Senate Passes Cruz Resolution Honoring Gene Cernan, Last Man on the Moon
Cernan passed away January 16 in Houston at the age of 82
February 3, 2017
WASHINGTON, D.C. – On Thursday, the U.S. Senate passed a resolution sponsored by U.S. Sen. Ted Cruz (R-Texas), honoring the life and achievements of Eugene A. “Gene” Cernan, a former NASA astronaut, Naval aviator, fighter pilot, and electrical engineer who was the last man to walk on the surface of the Moon. Cernan, a Chicago native, passed away January 16, 2017 in a Houston hospital at the age of 82. The resolution was cosponsored by Sens. Bill Nelson (D-Fla.), Gary Peters (D-Mich.), Dick Durbin (D-Ill.), Chris Van Hollen (D-Md.), Marco Rubio (R-Fla.), James Inhofe (R-Okla.), Maggie Hassan (D-N.H.), John Cornyn (R-Texas), John Thune (R-S.D.), Roger Wicker (R-Miss.), and Cory Gardner (R-Colo.).
The full text of the resolution is below:
Honoring the life and achievements of Eugene A. “Gene” Cernan.
- Whereas Gene Cernan was born on March 14, 1934, in Chicago, Illinois, was raised in the suburban towns of Bellwood and Maywood, and graduated from Proviso Township High School;
- Whereas Gene Cernan began his career as a basic flight trainee in the United States Navy;
- Whereas Gene Cernan was one of fourteen astronauts selected by NASA in October 1963 to participate in the Gemini and Apollo programs;
- Whereas Gene Cernan was the second American to have walked in space having spanned the circumference of the world twice in a little more than 21⁄2 hours in 1966 during the Gemini 9 mission;
- Whereas Gene Cernan served as the lunar module pilot for Apollo 10 in 1969, which was referred to as the “dress rehearsal” for Apollo 11’s historic landing on the Moon;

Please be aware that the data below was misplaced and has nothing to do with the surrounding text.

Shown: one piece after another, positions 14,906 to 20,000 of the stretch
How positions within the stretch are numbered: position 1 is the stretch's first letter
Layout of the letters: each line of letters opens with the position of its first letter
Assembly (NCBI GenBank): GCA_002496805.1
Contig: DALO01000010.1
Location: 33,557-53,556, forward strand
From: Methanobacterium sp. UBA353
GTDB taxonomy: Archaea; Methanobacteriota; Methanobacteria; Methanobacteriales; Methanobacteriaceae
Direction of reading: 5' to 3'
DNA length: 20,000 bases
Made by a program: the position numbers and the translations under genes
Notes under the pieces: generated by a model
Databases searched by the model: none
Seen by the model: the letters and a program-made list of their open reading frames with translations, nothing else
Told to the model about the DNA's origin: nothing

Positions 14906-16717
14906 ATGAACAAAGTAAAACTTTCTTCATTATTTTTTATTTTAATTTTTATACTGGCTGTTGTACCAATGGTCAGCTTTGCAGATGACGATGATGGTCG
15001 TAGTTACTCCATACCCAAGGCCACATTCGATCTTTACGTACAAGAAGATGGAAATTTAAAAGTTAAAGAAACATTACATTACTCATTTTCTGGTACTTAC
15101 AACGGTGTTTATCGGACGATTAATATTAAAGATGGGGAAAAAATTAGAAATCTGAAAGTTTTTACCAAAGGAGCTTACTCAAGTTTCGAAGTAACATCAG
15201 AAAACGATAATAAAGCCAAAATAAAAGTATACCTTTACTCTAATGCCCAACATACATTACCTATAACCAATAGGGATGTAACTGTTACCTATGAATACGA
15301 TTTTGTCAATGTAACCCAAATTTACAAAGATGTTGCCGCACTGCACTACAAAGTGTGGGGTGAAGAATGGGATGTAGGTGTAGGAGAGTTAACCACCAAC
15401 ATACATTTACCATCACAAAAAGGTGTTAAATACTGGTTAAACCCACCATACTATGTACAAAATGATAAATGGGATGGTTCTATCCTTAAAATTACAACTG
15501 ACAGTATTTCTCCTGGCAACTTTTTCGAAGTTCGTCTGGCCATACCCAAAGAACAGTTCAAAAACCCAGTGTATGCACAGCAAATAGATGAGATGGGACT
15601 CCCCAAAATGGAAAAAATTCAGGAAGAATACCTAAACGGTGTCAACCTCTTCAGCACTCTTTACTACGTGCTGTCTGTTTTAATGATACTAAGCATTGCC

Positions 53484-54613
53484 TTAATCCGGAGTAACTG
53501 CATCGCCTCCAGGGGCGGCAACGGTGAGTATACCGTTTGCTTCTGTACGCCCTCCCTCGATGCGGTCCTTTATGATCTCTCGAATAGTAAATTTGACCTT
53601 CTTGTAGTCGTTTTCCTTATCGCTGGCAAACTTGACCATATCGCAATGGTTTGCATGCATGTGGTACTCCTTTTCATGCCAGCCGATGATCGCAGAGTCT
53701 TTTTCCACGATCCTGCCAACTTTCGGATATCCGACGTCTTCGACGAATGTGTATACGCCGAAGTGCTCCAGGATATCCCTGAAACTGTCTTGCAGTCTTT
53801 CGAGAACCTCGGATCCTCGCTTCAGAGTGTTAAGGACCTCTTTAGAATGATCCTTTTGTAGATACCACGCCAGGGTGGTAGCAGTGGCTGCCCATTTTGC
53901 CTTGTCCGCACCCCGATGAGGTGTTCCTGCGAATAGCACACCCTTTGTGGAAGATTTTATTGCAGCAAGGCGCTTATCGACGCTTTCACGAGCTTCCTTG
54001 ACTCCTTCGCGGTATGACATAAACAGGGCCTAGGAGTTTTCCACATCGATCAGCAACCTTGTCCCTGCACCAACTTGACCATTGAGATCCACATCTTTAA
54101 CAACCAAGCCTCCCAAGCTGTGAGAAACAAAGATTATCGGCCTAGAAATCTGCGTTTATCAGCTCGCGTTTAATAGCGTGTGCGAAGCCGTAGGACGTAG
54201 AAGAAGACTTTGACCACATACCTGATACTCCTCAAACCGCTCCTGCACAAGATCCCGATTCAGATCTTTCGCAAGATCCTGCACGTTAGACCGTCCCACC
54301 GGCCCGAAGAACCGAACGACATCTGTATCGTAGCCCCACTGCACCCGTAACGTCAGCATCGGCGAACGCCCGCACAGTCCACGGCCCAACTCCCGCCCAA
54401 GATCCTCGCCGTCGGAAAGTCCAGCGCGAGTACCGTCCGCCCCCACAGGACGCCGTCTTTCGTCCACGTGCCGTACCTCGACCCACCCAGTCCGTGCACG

- Whereas Gene Cernan was commander of Apollo 17 in 1972, during the last human mission to the Moon;
- Whereas Gene Cernan maintains the distinction of being the last man to have left his footprints on the surface of the Moon;
- Whereas Gene Cernan was one of the three men to have flown to the Moon on two occasions;
- Whereas Gene Cernan logged 566 hours and 15 minutes in space, of which more than 73 hours were spent on the surface of the Moon;
- Whereas Gene Cernan and the crew of Apollo 17 set records that still stand today, for longest manned lunar landing flight, longest lunar surface extra vehicular activities, largest lunar sample return, and longest time in lunar orbit;
- Whereas Gene Cernan retired from the Navy after 20 years and ended his NASA career in July 1976; and
- Whereas, on January 16, 2017, Gene Cernan passed away in Houston, Texas, leaving behind a vibrant history of space exploration and advocacy for NASA, a legacy of inspiring young people to “dream the impossible”, and a documentary that encourages continual human space exploration: Now, therefore, be it
Resolved, That the Senate honors the life of Gene Cernan, a Naval aviator, fighter pilot, electrical engineer, and the last astronaut to walk on the Moon.